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Collaborative development of open source-appropriate technologies: a way to reduce the global access gap?
  1. Roberto Aufieri,
  2. Simonetta Picone,
  3. Piermichele Paolillo
  1. Division of Neonatology and Neonatal Intensive Care, Casilino General Hospital, Roma, Italy
  1. Correspondence to Roberto Aufieri, Policlinico Casilino, Via Casilina, 1049, Roma 00169, Italy; r.aufieri{at}

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Healthcare systems in low- and middle-income countries (LMIC), due to scarcity of economic resources, often lack appropriate health technologies necessary for the prevention, diagnosis and treatment of many curable diseases.1 WHO acknowledges that most of the current global health targets and goals would be impossible to achieve without an increase in access to essential medical devices,2 hence promotes the development and local production of appropriate devices.3 Nonetheless, despite the increasing interest and efforts, prices of devices, as well as prices of patents for local producers, continue to not be appropriate for many LMIC. Research, development and production of biomedical devices are mostly performed by companies in high-income countries for high-income markets, and it has been estimated that only 13% of manufacturers are located in LMIC.2 Consequences are that high prices, along with inefficient local production and distribution, among other factors, contribute to set back commercialisation and availability of final products in low-resource settings. This problem has been recently highlighted and defined as the last mile translation.4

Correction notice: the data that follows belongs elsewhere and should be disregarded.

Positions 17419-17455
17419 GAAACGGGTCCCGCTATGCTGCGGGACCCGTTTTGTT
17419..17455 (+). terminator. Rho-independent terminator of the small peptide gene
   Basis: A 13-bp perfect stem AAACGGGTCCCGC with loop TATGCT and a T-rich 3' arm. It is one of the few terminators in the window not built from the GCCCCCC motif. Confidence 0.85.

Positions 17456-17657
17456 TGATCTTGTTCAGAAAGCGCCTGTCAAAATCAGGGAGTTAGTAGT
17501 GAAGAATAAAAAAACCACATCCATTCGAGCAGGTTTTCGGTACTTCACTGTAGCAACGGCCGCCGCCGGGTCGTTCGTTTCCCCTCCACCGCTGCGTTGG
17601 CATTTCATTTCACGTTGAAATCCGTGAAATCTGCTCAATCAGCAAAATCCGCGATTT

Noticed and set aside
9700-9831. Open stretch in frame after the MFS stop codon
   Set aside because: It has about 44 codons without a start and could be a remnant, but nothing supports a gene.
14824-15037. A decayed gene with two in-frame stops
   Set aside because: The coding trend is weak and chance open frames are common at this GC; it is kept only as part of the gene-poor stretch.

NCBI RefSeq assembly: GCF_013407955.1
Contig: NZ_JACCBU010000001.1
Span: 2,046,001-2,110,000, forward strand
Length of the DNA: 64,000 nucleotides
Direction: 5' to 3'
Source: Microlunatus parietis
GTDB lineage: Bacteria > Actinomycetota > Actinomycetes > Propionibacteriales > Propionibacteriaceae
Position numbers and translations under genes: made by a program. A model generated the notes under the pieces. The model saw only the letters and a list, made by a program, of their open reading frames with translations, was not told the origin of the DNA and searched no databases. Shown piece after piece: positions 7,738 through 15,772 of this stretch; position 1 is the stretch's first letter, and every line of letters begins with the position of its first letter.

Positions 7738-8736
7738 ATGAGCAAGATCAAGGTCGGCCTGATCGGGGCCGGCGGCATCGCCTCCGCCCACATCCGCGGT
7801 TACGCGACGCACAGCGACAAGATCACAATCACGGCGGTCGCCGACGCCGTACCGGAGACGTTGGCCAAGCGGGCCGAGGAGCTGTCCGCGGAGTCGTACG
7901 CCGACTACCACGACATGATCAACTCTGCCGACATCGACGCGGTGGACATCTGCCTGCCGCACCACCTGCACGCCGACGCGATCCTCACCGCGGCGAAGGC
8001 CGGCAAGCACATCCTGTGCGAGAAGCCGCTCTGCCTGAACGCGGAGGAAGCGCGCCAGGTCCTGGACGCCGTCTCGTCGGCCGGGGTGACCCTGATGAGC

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  • Contributors RA conceived the work, performed the literature research, wrote the first draft of the manuscript and revised subsequent and final drafts. SP, PP conceived the work and revised subsequent and final drafts.

  • RA, SP, PP: read and approved the final manuscript. RA, SP, PP are accountable for all aspects of the work in ensuring that questions related to the accuracy or integrity of any part of the work are appropriately investigated and resolved.

  • Competing interests None.

  • Provenance and peer review Not commissioned; internally peer reviewed.